On Election Day, laws restricting the right to vote remain controversial, prompting voting rights advocates to scrutinize the polls in four states.
The 2014 midterms are boiling down to a battle over control of the deeply partisan Senate, though numerous state and local races are also on ballots across the country. Restrictions involving voter ID, voter registration, early voting and others have become symbolic of such political divisiveness. Yet voting rights advocates are primarily concerned about people having equal, unfettered access to the polls — in Tuesday’s elections and beyond. “The integrity of our elections is sacred,” said Dale Ho, director of the American Civil Liberties Union’s Voting Rights Project. “There are cynical hucksters out there who have decided this is the way to win elections. But if you look at the evidence, you see they’re not necessary.”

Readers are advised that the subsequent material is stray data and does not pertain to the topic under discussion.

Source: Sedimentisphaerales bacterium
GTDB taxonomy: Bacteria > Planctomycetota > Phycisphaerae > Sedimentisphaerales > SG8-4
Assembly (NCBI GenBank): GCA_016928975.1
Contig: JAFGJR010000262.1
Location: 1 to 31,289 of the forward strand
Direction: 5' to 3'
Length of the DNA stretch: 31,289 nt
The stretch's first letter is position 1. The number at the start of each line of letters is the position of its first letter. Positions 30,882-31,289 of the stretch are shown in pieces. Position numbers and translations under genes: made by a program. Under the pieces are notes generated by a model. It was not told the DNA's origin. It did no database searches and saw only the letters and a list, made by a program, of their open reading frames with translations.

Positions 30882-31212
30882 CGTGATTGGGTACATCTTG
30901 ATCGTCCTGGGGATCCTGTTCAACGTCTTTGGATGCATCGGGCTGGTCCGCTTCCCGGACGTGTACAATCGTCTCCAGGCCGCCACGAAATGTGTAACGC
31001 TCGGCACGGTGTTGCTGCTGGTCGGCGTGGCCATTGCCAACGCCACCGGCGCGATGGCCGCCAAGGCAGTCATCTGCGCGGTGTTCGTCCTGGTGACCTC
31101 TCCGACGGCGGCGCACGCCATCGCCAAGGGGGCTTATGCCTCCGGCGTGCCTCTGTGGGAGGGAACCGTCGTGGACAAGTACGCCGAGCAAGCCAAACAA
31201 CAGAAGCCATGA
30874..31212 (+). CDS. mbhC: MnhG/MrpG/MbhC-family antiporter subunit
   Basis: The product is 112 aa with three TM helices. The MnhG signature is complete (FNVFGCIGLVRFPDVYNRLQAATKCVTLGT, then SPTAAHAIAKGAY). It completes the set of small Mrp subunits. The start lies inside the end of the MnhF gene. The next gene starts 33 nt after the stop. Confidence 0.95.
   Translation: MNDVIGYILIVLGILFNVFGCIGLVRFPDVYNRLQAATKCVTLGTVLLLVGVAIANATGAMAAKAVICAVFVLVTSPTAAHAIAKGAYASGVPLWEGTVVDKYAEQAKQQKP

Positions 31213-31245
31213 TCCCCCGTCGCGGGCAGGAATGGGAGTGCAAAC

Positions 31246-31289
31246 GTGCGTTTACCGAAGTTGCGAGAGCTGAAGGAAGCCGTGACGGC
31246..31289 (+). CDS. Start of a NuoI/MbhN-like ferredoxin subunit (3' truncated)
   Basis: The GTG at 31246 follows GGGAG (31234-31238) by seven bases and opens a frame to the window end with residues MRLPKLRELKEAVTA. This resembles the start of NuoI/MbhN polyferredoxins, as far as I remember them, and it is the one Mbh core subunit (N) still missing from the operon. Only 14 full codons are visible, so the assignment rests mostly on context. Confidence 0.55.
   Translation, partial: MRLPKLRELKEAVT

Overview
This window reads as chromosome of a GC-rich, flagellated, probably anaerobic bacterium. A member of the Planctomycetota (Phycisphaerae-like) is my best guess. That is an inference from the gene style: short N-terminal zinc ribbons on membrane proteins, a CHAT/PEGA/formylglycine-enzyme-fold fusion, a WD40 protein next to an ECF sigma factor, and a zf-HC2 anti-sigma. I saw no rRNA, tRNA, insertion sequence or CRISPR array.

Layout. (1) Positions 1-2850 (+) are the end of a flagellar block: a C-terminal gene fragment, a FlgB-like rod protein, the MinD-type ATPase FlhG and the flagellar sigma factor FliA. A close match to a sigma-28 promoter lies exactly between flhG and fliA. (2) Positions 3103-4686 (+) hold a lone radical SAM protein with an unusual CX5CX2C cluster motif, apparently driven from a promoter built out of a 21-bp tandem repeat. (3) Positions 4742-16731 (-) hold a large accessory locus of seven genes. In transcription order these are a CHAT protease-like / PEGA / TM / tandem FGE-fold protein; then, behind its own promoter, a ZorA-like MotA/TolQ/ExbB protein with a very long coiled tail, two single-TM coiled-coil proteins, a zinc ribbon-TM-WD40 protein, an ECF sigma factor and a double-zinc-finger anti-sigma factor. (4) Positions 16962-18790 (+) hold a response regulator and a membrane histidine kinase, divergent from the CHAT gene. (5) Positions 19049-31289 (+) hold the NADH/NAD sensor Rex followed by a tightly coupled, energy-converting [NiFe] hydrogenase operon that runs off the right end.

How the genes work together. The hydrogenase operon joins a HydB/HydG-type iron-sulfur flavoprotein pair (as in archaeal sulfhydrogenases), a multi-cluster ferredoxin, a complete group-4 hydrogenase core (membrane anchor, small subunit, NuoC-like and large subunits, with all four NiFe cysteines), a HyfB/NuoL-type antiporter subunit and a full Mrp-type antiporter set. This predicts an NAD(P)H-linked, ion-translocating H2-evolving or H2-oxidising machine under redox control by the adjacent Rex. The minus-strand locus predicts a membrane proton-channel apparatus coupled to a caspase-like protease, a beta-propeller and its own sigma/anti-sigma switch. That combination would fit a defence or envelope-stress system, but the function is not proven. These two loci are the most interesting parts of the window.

According to the National Conference of State Legislatures, a bipartisan organization that supports legislators nationwide, the number of states with some form of voter ID legislation has jumped between 2000 and 2014, from 14 states to 34. (However, voter ID laws in three of those states aren’t in place for Tuesday’s elections.) “It has been a steady increase,” explained Wendy Underhill, NCSL elections program manager, adding that “strict voter ID laws are the ones that are often taken to court and are worrisome to some voting rights advocates.”
As New York University’s Brennan Center for Justice indicated in its report, “The State of Voting in 2014,” there has been a 21-state boom in adopting new voting restrictions in the wake of the 2010 midterms — when Republicans scored major victories at the congressional, state and gubernatorial levels. That report also indicated that many controversial restrictions have passed since the Supreme Court decided last year to cut a critical provision of the Voting Rights Act.